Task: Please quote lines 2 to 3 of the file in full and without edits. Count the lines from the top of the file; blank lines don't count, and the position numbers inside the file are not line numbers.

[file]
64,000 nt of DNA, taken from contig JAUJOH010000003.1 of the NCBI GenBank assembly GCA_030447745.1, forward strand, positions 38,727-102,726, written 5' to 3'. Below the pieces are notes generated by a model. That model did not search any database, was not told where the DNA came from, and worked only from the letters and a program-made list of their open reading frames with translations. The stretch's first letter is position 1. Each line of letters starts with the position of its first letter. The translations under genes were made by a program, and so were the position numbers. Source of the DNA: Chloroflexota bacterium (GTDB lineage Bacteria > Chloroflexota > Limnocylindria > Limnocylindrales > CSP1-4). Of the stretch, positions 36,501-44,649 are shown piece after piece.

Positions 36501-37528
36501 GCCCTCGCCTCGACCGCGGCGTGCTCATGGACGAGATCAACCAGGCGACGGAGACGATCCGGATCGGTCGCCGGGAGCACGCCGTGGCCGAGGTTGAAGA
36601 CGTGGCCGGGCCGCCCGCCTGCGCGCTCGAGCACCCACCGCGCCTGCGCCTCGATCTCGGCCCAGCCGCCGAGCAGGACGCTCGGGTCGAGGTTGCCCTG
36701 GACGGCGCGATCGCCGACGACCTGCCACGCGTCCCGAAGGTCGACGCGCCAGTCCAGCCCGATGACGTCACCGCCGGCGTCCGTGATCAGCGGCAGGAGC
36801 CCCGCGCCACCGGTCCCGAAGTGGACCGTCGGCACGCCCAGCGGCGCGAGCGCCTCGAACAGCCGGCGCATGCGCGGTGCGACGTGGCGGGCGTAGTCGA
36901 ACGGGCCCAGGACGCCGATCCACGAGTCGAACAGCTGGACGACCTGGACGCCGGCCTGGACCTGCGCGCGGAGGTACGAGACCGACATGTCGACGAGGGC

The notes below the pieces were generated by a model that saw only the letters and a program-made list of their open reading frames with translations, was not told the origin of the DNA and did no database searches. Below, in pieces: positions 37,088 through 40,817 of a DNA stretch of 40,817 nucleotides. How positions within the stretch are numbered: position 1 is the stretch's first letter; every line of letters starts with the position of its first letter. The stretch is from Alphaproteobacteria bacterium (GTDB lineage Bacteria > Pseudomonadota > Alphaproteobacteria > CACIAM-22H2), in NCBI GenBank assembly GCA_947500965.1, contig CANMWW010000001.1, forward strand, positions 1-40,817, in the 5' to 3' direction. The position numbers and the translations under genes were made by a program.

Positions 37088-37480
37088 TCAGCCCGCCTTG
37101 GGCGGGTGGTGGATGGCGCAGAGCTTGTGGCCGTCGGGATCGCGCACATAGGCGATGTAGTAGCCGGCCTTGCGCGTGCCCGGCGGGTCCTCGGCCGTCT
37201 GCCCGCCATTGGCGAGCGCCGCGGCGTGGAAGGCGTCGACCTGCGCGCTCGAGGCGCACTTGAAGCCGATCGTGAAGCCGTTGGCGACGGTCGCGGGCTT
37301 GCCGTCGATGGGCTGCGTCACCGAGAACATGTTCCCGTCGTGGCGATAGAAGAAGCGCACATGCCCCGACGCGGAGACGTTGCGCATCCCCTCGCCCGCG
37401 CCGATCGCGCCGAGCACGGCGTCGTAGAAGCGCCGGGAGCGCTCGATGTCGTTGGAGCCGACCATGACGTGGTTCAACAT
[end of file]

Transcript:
Positions 36501-37528
36501 GCCCTCGCCTCGACCGCGGCGTGCTCATGGACGAGATCAACCAGGCGACGGAGACGATCCGGATCGGTCGCCGGGAGCACGCCGTGGCCGAGGTTGAAGA